- Published on 13 February 2008
On the Bench
For the most part I am very happy with this set, but when it came to calibration, Panasonic left out some things. There are a couple of models above the PZ77U (the PZ750U in particular) which have very good calibration options. The PZ77U series basically has all the electronics internally to properly calibrate it, but the options have been removed from the user menus. I think that Panasonic has removed the calibrations options so that users who want that functionality will purchase the upper models which are still cheaper than the equivalent Pioneer models.
A quick search on Google will give you a way into the service menu which opens up the service menu to fix the calibration. However, when I asked Panasonic if they would be comfortable with me documenting the process, they expressed concern. I can respect that, as the values you have to change are in HEX, and the interface is not terrible intuitive. On top of that, changing the wrong value could render your display useless.
So what is a person to do? Well below are some graphs of each of the default display modes, and they are all wrong for one reason or another. Vivid has the most unusual Gamma curve I have ever seen. If you have a lot of light in the room, it should work well at getting most of the image above the glare on the screen. The color temperature on the other hand is very cool. Basically, the set looks terrible in Vivid mode. The Standard mode improves the color temperature somewhat, but the gamma is still messed up. I had high hopes for Cinema, at least the word implied it was going to do something right, and the color temperature was indeed closer to the ideal.
Now I have to mention the PZ77U didn’t have such perfect color temperature out of the box. Normal was too cool (blue) and Warm was too warm (red). When I was in the service menu adjusting the grayscale tracking, I figured I might as well fix the color temperature at the same time, so the resulting color temperature you are seeing in the Cinema setting is a result of that.
Gray Scale tracking out of the box wasn’t actually that bad. I had to play with the red a little and just slightly tweak the blue, but overall it was livable even if I didn’t adjust it.
Images: Vivid gamma curve, color temperature, and RGB.
Image: Default Cinema Setting. Notice while the grayscale is good, the gamma is still a mess.
Post calibration and a couple of tweaks in the service menu, you can see the potential of this set is very good. It has a Gamma of 2.1, good gray scale tracking, and color temperature right where it should be.
Image: Post Calibration Measurements
I measured the contrast ratio (CR) as well. Panasonic claims 10,000:1 and we are honestly not expecting to achieve that nor should you be. Using the factory default settings, I was getting between 720:1 -> 816:1, and post calibration and tweaks in the service menu, I got 871:1. This was measuring Full On/Off CR using ColorFacts with a full field white pattern (there are other methods that will give different/higer results). My BenQ W10000 projector measured 2800:1 using the same gear (it is also spec’d at 10,000:1). I even dropped the brightness all the way down, cranked the contrast to the max, and set color temperature to “Cool”. I still couldn’t hit 1000:1. So there you have it. Don't worry about it though. All the manufacturers push the limits on specified contrast ratios, and the pictures look fine in general.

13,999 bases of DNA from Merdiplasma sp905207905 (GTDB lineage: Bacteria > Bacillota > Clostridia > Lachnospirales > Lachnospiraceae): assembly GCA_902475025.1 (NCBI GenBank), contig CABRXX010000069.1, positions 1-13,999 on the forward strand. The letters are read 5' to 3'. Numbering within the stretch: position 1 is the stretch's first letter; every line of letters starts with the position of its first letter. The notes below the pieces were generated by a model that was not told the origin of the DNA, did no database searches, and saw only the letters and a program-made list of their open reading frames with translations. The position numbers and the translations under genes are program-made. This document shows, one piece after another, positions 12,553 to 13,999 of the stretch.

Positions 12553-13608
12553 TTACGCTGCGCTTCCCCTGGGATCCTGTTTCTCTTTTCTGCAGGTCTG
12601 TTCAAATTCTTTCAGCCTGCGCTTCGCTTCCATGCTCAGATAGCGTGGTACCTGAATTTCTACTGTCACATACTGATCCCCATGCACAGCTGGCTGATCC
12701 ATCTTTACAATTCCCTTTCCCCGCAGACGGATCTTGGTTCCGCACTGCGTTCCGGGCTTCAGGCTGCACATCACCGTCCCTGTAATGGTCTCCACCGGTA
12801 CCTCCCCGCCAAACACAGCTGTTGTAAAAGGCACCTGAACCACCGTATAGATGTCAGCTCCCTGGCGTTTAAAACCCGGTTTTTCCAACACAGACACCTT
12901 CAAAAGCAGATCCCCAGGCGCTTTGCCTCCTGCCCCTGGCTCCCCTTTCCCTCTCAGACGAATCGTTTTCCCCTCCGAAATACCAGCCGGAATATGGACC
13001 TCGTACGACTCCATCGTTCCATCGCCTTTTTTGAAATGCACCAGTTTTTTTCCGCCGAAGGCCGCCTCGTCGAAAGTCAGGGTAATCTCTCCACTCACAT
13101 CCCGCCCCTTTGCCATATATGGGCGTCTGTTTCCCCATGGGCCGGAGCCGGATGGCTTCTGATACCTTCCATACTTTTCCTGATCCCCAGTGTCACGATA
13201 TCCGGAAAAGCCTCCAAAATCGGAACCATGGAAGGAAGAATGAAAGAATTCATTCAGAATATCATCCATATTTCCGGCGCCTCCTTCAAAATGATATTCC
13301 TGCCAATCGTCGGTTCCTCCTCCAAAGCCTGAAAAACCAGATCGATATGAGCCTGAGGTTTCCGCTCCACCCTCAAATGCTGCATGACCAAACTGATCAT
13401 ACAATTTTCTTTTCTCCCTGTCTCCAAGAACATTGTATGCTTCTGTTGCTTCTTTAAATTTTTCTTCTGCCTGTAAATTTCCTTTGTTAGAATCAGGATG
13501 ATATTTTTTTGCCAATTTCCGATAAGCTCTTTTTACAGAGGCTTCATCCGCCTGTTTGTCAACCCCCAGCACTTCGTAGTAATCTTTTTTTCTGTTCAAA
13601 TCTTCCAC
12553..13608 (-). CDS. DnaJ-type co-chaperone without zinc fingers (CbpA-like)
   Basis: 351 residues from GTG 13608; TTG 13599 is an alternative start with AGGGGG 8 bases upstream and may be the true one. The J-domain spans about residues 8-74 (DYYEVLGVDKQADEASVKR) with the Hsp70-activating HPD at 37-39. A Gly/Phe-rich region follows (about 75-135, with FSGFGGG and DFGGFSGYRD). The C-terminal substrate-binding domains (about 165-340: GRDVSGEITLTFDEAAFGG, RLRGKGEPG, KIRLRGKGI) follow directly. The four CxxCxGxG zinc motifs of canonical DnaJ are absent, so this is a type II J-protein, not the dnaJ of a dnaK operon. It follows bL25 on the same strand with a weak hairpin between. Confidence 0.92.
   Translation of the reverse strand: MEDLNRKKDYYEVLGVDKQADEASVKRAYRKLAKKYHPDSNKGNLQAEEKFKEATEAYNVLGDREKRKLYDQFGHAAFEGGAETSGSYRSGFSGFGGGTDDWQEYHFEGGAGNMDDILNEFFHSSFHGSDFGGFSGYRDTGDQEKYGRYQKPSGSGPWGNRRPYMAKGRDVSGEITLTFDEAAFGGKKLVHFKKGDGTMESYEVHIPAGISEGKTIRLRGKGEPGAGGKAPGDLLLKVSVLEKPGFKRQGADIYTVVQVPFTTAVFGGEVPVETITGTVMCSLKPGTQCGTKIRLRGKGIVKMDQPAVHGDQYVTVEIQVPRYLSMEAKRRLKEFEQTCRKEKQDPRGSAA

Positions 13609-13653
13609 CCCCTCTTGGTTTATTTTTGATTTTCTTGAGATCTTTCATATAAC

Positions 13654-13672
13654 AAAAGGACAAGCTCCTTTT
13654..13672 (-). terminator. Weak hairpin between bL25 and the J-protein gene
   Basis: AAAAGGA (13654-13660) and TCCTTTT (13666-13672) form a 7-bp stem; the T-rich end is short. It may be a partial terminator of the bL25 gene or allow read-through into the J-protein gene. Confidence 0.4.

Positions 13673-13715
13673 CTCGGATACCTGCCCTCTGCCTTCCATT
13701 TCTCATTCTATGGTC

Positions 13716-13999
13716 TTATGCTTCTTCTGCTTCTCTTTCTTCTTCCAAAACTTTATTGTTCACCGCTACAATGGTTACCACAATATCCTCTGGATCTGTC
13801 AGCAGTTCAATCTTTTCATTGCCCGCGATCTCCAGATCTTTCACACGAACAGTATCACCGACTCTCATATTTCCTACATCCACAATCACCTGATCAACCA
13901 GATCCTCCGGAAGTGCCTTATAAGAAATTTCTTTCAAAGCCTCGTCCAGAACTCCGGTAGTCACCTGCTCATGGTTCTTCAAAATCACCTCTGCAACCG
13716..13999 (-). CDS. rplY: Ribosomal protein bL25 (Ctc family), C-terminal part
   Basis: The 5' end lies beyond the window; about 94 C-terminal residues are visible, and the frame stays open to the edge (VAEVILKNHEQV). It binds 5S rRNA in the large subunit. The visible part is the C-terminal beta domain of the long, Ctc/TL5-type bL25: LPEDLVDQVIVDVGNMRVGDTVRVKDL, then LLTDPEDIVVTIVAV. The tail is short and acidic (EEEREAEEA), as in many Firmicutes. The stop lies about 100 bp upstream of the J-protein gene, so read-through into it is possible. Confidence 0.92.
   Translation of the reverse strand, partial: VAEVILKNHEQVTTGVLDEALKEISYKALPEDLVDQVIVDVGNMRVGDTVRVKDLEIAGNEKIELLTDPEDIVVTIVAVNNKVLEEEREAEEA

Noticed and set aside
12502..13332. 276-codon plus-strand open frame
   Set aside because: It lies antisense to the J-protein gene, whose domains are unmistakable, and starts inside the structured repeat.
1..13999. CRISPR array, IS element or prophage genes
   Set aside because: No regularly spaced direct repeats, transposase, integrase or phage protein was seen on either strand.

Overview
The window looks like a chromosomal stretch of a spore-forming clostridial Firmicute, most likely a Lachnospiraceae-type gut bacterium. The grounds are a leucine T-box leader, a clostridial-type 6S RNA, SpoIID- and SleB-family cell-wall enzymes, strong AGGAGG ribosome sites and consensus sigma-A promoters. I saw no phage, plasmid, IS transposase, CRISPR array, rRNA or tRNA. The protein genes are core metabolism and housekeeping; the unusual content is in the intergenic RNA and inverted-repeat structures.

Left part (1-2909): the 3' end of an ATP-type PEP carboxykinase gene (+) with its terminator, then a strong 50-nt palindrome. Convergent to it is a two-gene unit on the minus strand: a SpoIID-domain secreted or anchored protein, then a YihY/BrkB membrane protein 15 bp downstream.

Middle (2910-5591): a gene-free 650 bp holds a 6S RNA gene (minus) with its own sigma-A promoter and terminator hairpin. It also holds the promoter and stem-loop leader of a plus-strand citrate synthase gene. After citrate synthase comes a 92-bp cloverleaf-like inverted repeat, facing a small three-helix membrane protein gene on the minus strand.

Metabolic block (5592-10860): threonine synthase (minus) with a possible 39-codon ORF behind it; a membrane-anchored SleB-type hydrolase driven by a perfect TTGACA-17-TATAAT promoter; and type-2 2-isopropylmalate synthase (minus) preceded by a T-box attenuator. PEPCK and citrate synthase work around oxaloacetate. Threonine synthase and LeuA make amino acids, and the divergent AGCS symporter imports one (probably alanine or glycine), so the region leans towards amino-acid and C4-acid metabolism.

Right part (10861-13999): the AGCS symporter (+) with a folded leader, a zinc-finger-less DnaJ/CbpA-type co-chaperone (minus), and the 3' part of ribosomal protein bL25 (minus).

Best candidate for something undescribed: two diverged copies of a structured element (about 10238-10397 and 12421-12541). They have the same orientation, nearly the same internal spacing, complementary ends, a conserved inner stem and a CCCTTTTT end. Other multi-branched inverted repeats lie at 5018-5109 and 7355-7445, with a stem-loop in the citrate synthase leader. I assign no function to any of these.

In my living room, I really like this display, and I would be more than happy with it for years to come. HD programming looks spectacular, SD is acceptable, pixel-perfect images with my HTPC, good black levels and bright enough to use on Sunday afternoon when the sun is shining in the window. The gray-scale, color temperature, and gamma are excellent. But if you are stuck with the existing user menus, I am not sure you will be quite as happy. Panasonic built a great set and slightly crippled it on purpose such that they could charge more for their upper models. I can’t say I blame them, as the competition costs more money, and anyone running a sale organization will tell you not to leave money on the table.
I am not even sure the average user would know that the calibration was out. As long as you get the brightness and contrast under control (which helps the gamma substantially), the set performs very well. This can done with the THX settings menu on any THX DVD, so the Panasonic can be an acceptable looking display for the average consumer.
I recommend the PZ77U and I have recommended it to a few people I know, but I wouldn’t call it a product of the year or exceptional value for the money. It could use another HDMI port (maybe on the side), better user based calibration options, and a stand the swivels. At the street price of around $1,900, I don’t think anyone will be unhappy, and it is well worth the additional dollars over say a 50” 720p Vizio.